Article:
The random nature of genetic mutation implies evolution is largely unpredictable. But recent research suggests this may not be entirely so, with interactions between genes playing a bigger role than expected in determining how a genome changes.
It's known that some areas of the genome are more likely to be mutable than others, but a new study now suggests a species' evolutionary history may play a role in making mutations more predictable too.
"The implications of this research are nothing short of revolutionary," says University of Nottingham evolutionary biologist James McInerney.
"By demonstrating that evolution is not as random as we once thought, we've opened the door to an array of possibilities in synthetic biology, medicine, and environmental science."
University of Nottingham biologist Alan Beavan and colleagues harnessed the calculating power of AI to investigate more than 2,000 complete genomes of Escherichia coli bacteria.
Bacteria are particularly tricksy when it comes to changing their DNA, being rather adept at stealing genes from their environment and incorporating them into their genome. Known as horizontal gene transfer, the process gives bacteria ready access to new traits, such as neatly sidestepping antibiotics – no pesky waiting around for selection to work across generations required.
Curiously, horizontally transferred genes belonging to the same basic group can end up parking in different positions of the bacteria's genome. By investigating horizontal genes in different places, the researchers were able to see how the genes' immediate environment influenced them.
They were able to test renowned evolutionary biologist Stephen J. Gould's thought experiment: replaying a tape of evolutionary history would result in a different, unpredictable outcome each time, since evolutionary paths depend on unpredictable events.
If this is true, the bacteria's genome would keep evolving randomly after acquiring a new horizontal gene. But the AI found patterns of predictability across these thousands of "tape replays" after these gene acquisition events.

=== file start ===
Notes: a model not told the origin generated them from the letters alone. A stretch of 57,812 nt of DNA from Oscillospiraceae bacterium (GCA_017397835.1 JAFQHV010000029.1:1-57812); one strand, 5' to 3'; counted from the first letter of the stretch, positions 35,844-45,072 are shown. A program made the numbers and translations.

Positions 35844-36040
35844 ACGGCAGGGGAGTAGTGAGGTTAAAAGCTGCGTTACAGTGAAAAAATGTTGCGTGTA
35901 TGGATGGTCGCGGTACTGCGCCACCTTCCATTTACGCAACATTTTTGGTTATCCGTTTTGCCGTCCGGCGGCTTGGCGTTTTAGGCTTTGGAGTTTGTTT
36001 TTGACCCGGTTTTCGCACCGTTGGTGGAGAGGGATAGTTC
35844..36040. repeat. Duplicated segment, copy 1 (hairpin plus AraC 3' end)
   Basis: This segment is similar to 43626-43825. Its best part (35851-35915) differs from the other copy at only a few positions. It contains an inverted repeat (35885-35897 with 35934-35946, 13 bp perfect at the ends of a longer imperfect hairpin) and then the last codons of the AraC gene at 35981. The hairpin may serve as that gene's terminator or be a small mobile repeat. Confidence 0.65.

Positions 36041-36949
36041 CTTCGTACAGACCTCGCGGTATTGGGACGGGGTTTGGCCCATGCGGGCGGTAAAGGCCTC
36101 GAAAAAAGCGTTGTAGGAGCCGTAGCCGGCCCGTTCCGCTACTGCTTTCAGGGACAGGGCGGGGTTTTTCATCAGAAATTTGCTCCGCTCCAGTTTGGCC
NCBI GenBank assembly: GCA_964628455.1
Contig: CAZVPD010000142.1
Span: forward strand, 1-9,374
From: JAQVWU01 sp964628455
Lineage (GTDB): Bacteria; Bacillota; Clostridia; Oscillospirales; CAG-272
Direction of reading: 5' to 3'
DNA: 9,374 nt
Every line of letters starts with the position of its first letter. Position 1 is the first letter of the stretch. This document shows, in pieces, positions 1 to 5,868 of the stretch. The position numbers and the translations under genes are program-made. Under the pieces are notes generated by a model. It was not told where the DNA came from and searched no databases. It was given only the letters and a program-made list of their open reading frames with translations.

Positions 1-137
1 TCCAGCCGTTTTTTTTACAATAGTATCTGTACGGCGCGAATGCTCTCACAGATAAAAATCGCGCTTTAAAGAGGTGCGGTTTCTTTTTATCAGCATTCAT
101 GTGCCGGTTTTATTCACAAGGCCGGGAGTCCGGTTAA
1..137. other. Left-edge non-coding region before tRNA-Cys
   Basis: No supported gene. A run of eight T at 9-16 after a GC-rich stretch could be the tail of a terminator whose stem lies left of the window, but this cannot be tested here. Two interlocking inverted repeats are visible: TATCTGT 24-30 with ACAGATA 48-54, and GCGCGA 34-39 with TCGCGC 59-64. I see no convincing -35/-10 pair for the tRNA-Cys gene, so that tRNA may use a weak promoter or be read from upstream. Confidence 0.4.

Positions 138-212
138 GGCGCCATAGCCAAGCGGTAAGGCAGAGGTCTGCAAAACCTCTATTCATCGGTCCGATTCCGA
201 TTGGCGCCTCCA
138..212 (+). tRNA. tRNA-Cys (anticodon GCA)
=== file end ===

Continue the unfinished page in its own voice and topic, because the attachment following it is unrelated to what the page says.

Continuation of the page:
"We found that some gene families never turned up in a genome when a particular other gene family was already there, and on other occasions, some genes were very much dependent on a different gene family being present," explains University of Nottingham microbiologist Maria Rosa Domingo-Sananes.
This network has multiple individual clusters, in which we can infer positive and negative relationships between genes. pic.twitter.com/rlZrXECvNH— Maria Rosa Domingo Sananes (@blackpassiflora) January 5, 2024
So the history of the genome, amounting to which genes it has at the time, can determine which genes it will or won't have in the future. We've seen hints of this before through genes that are closely physically positioned on genetic molecules being lost or gained together – linked genes – but this was also happening with genes that had no close physical connection on the bacteria's genomes.
"Some aspects of evolution are deterministic – i.e., they are likely to happen each time we replay the tape," confirm Beavan and team in their paper. "Gene presence or absence is predictable based only on other genes in the genome. For example, a hypothetical gene A may predict the presence of gene B only in the absence of gene C."
This doesn't break the rule of random mutation; it's more that the forces of natural selection are working at a molecular level too, something we haven't had the computing power to fully see until recently. Essentially the genomes themselves are their own microscopic ecosystems, within which genes can help or hinder each other.
So while rewinding that tape of E. Coli's evolution would still reveal a different evolutionary trajectory each time, there would also be hundreds or thousands of predictable events as well, with clear patterns emerging across repeated viewings.
"From this work, we can begin to explore which genes 'support' an antibiotic resistance gene, for example," explains Beavan.
"Therefore, if we are trying to eliminate antibiotic resistance, we can target not just the focal gene, but we can also target its supporting genes."
This research was published in PNAS.